Four Questions for the Preakness

This is the easiest rooting race all year.  We’d all like to see the Derby winner, California Chrome (#3, 3-5), heading off to Belmont with a chance at the Triple Crown.  You should root for him.  But whether you should bet him or not — especially at the dangerously low price of 3/5 — is another story all together. At times like these, I’m a huge proponent of rooting with your heart, but backing horses with your head. This doesn’t imply that California Chrome isn’t the best on paper — just like in Louisville two weeks ago, he is.  No one has run faster than him.  He ran a slow Derby, but it was still faster than anybody else. That is a huge point, and speed is never to be ignored. The key to analyzing this race is to figure out what the important data is and to ignore all the noise — like the feelings in your heart — that get in the way.

The race boils down to four key questions:

Will California Chrome continue to run at a high level or will the constant exertion tarnish his form?  

If he runs his best race, he is likely very hard to beat.  But it’s hard to know whether that will happen.  All the time, horses don’t run well who were supposed to be contenders. They are not machines.  If he falters, it opens up the race.

Will there be greater pace in this race than the Derby? 

The general thought is that there will be, but this is always a dangerous question. Jockeys can see the presence of pace on paper before the race, and this young horse may be able to adopt a new style.  So, it’s an imperfect and risky base for your handicapping.

How much will Kid Cruz (#7, 20-1) be able to close at Pimlico?

The Preakness has a reputation as a front-running race, but horses can close at route consistently in Baltimore.  If Kid Cruz is good enough, and he’d have to improve to do so, then he could.  Certainly have to like him to hit the board.

Is Social Inclusion (#8, 5-1) better than California Chrome?

He ran with a blistering pace in the Wood Memorial after a sensational effort at Gulfstream where we soundly beat the highly-regarded Honor Code. He missed the Derby by finishing third in that race — otherwise, he would likely would have been a factor there.  He’s plenty fast, and if the pace is lighter, he very well may have more in the tank than California Chrome.

How you answer these questions should help you find your horse for Saturday’s Preakness!

The Kentucky Derby, 6:24 ET

Churchill Downs, Louisviille, KY, Race 11, Kentucky Derby

Post Time: 6:24 EST, Purse: $2.2 million

There’s great racing all day, but there’s nowhere else to go on Derby day than the race we’ve been waiting for all year.  I’ve gone into great detail on the Derby elsewhere on this site (, so this will mainly be my analysis of the race.

The Derby is the biggest race for this sports, both to insiders and outsiders.  Today, we’ll have 19 three-year olds attempting to run 1 1/4 miles — longer than they’ve ever gone before.  While any horse in the field can win the Derby (and often it’s a surprise), there are a few betting tips that I typically follow.

First, I like to see a horse have the ability to come off the pace and close.  With 19 horse, you often get the horses going too fast too early.  Second, I like to see a horse that is bred well and should get the extra distance. Third, I like to get a price — it doesn’t have to be huge, but it should compensate for the risk.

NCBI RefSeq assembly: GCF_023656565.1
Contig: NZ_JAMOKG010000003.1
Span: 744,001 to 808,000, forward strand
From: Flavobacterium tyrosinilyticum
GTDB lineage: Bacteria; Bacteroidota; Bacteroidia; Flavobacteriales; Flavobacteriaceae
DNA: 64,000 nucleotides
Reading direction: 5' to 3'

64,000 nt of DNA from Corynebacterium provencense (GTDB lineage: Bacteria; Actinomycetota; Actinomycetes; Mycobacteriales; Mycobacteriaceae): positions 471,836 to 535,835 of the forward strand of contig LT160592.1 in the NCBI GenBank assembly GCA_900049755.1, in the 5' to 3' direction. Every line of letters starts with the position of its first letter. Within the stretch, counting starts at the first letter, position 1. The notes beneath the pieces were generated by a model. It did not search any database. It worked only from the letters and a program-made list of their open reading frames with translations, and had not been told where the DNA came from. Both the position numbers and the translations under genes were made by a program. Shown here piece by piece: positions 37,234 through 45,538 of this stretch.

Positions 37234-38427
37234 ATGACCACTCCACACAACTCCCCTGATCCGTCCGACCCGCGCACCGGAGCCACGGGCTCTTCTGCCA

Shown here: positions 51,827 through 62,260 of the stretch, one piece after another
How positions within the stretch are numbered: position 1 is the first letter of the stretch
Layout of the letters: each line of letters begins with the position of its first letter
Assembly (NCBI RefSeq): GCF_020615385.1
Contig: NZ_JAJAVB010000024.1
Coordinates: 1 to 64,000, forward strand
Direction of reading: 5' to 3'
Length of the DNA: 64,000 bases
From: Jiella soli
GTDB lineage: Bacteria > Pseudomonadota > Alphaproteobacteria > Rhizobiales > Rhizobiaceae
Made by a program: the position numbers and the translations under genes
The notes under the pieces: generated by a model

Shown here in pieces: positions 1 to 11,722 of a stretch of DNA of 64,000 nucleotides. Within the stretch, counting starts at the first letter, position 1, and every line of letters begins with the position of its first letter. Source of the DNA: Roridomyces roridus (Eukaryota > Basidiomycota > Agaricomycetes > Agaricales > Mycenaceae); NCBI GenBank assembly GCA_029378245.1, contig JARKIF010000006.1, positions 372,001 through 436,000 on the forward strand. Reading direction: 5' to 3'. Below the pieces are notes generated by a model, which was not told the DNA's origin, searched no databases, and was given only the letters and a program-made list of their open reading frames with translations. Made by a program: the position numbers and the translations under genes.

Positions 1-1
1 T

• Will California Chrome bring his California speed to Churchill Downs?  This is the question of the race.  If he runs his best race, he’s going to win.
  • Will there be a hot pace?  A hotter pace?  A suicidal pace?
  • Will any of the frontrunners — Vicar’s in Trouble, Uncle Sigh, Samraat, Uncle Sigh, California Chrome, General A Rod, Wildcat Red, or Chitu — be faster than the others?
  • Will Medal Count like the dirt surface?


The Derby often is influenced by the trip the horse will get.  And it’s notoriously difficult (and usually not useful) to predict trips.  So, we have to demand a price to deal with this risk .

With all that in mind, let’s turn to the horses. After going through the field, I was most impressed with Wicked Strong, who ran fast enough to win here in his Wood outing.  He benefitted from a fast pace there, but he should here, too.  Danza is another that catches the eye, along with an impressive General A Rod.  I expect Samraat to be noisy on the turn and stubborn in the stretch.  Medal Count could be the winner, too.  He’ll need to like the dirt and improve, but the Dynaformer breeding is very tempting.

I usually play the Derby Trifectas and Superfectas — it’s the only time of the year that I play those bets.  But there’s a bit of a mythicism about those bets and how they often pay in the tens, if not hundreds of thousands.  It’s Wicked Strong on top for me, combined with some Saamrat, and the above horses.  Here we go!  


Sometimes champions come from humble beginnings.  California Chrome is a champion.  Bravo and congratulations.  Commanding Curve, Danza, andWicked Strong all ran well but the pace wasn’t too fast and California Chrome was just too good.   It is will be interesting to break down why the pace was surprisingly soft. On to Baltimore, where I wouldn’t be surprised to see California Chrome at odds-on.

The Kentucky Derby, 2014


Ah, the Derby.  By far, the most mainstream horse racing gets in the U.S. It’s also followed very closely by those on the inside of the sport.  Getting to this race is the goal of almost every trainer and owner in the sport.